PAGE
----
Game Strategy: Maryland v. Notre Dame

Terps' rush defense faces huge task in Woods, Grey

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Saturday will mark just the second-ever meeting between Maryland and Notre Dame, but it will be the fourth time Brian Kelly and Randy Edsall face off.

Kelly's Cincinnati Bearcats team was 2-1 against Edsall's Connecticut Huskies, including a 47-45 win in 2009, the coach's last meeting. Now, that cumbersome offense has been taken to South Bend, where the Irish own the 36th-best offense in FBS. And while the uniforms have changed, it's the same offensive approach.

"He's going to give you some problems in the passing game," Edsall said. "It's an offense that tries to utilize all [of] the field against you."

Notre Dame features 11-personnel, a set that features a three wide receiver, one tight end and running back; not to mention the athletes on this squad are among the nation's elite.

Starting wideout Michael Floyd is second in touchdown catches (34) and receiving yards (3,371) among active FBS players, and will be the focal point for Maryland's new-look secondary. True freshman A.J. Hendy will earn his first career start at safety over Titus Till, who became the starter with the season-ending injury to Matt Robinson. Trenton Hughes will start for cornerback Cameron Chism, who led the team with 32 consecutive starts and is tied for the team lead with three interceptions.

Quarterback Tommy Rees, making his 12th career start, became Irish's starter after Dayne Crist was benched at halftime in game No. 1 against South Florida. Rees ranks among the top underclassmen in the nation in terms of completions (6), completion percentage (7), touchdowns (9) and yardage (12).

The biggest concern for the Terps, though: the running back tandem of Cierre Wood and Jonas Grey. Together, the Notre Dame backfield has rushed for 1,469 yards and 17 touchdowns. And it appears as a huge mismatch for Maryland's rush defense, which ranks 116 out of 120, allowing 233 yards per game.

"As everyone's seen," linebacker Darin Drakeford said, "We've had problems stopping the run the entire season. That's going to be our biggest challenge because they have two backs to keep [each other] fresh."

Drakeford credits the Irish's offensive line for the team's success running the ball. Up front, the unit includes three seniors and two juniors and averages 306 pounds. In contrast, the Terps defensive line consists of just two upperclassmen and averages 270 pounds.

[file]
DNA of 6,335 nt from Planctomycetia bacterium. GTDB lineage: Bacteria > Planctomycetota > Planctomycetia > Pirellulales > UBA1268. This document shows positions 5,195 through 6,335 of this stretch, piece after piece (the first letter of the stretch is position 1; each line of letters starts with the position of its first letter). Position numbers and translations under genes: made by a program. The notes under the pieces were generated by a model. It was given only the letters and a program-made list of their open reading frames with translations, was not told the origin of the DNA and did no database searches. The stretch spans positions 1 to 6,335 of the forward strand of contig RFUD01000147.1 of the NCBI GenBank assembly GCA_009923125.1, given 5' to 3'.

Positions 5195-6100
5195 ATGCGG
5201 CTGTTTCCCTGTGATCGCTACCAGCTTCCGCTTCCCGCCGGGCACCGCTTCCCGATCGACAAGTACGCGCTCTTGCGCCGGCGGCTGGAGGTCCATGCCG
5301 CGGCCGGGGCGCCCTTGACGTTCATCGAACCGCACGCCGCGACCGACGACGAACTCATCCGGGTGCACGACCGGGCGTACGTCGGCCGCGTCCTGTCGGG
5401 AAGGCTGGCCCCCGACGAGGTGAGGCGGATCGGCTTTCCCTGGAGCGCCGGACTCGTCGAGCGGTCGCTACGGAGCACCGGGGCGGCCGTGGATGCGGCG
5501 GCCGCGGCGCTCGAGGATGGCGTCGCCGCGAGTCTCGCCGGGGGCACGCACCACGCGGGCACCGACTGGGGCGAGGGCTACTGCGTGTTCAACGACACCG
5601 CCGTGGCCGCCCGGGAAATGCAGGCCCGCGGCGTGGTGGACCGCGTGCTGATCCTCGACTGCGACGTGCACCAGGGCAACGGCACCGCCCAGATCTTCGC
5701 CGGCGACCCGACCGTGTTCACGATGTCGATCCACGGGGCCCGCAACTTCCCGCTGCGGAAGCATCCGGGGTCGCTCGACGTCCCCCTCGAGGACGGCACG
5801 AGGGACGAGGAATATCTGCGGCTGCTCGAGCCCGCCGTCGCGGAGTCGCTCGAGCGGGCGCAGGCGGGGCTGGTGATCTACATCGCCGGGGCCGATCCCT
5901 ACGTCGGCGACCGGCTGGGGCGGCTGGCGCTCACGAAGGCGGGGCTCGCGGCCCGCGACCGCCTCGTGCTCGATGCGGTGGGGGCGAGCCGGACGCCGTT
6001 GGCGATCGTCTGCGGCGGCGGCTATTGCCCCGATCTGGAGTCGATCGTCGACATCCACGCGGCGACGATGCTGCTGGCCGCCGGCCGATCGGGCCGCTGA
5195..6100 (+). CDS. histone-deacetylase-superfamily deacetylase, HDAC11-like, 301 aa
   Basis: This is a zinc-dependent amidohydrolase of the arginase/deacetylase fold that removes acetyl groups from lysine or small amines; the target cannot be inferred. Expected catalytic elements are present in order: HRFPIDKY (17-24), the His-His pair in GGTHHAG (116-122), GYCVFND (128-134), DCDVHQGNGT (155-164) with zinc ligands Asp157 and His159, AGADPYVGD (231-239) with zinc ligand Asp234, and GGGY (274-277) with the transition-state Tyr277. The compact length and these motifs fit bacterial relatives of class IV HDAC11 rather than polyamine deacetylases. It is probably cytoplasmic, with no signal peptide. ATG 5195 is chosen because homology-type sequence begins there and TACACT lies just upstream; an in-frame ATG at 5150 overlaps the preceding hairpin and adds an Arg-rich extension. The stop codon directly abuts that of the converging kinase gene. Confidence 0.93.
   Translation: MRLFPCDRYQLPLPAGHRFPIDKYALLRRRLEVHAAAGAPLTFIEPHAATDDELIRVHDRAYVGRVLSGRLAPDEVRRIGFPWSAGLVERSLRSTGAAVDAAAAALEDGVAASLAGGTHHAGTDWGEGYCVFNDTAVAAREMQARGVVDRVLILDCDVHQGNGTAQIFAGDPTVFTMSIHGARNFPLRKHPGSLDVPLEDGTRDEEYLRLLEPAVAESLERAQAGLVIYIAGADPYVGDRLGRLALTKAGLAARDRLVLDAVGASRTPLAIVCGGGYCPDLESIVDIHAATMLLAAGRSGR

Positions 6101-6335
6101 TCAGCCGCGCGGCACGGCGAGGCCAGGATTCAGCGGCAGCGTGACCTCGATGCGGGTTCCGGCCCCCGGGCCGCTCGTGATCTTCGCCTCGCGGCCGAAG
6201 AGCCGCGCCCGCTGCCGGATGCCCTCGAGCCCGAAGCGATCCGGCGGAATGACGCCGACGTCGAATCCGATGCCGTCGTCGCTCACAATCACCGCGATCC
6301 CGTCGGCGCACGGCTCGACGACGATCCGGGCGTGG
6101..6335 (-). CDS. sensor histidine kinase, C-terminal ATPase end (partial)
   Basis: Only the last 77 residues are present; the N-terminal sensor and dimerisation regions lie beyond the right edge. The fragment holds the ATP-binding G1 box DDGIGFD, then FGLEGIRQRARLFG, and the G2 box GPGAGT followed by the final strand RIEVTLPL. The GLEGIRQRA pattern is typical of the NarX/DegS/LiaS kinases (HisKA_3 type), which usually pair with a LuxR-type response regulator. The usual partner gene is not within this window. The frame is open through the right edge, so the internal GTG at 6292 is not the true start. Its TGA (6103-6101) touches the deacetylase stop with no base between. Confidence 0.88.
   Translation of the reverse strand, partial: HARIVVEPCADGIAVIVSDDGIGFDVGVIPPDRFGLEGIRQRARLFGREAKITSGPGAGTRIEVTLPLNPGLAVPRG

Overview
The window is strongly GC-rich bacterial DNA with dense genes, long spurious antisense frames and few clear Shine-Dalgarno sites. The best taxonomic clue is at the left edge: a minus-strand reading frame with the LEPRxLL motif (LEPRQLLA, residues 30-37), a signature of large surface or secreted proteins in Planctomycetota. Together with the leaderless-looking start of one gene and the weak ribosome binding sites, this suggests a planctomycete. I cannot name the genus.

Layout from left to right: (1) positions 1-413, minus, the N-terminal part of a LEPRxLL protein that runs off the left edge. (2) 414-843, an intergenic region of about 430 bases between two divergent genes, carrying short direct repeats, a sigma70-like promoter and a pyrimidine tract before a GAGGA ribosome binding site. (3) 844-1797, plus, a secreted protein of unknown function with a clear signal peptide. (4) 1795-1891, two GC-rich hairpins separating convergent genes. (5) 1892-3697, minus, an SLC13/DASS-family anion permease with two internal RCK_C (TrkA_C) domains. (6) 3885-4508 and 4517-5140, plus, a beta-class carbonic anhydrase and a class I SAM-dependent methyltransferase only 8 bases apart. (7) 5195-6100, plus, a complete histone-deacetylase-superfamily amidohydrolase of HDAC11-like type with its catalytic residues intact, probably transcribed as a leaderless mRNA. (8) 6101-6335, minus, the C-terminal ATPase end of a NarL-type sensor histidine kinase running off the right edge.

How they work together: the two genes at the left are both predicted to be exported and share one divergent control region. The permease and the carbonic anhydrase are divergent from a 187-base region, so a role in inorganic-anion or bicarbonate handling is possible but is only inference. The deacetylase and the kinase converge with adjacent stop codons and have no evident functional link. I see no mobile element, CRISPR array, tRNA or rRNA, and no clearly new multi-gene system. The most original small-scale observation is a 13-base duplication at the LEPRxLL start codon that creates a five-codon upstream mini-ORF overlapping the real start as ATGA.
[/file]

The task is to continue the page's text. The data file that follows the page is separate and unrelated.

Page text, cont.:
More than just the explosive offense, the Irish boast a well-rounded attack. Notre Dame is one of 10 FBS schools to rank in the top 40 on offense, defense, scoring offense and scoring defense.

The Irish's 3-4 scheme has limited opposing rushers to 149 yards per game and 200 yards through the air. The scoring defense, ranked 27th in the nation, is allowing less than 21 points per contest.

"They move a lot up front. They show us one look then give us another look and I think that's the biggest challenge they present," offensive lineman R.J. Dill said. "They're pretty good up front, they're a national program and they're able to recruit at a national level, so they have some pretty darn good players."

Notre Dame's defensive standouts include leading tackler Manti Te'o, who has tallied 87 tackles, including 11 for a loss and 4.5 sacks. Safety Harrison Smith, second on the team in tackles, leads the team with nine pass breakups and is the only player in school history to record 200 or more tackles, 15 or more tackles for loss and 15 or more pass breakups.

For Maryland, it's a daunting task. Coming off their fifth loss in a row and eliminated from bowl contention, it's not easy to stay motivated for a meaningless three games.

However, Drakeford said that perception of the team is not valid – that despite the win-loss record, this team is focused on making a statement Saturday night with a national audience on hand.

"The bowl game is out of the question, but for confidence – we have lost five straight. This is on national television and we know everybody is going to be watching. That puts more intensity in the game," Drakeford said. "We're playing for ourselves now."


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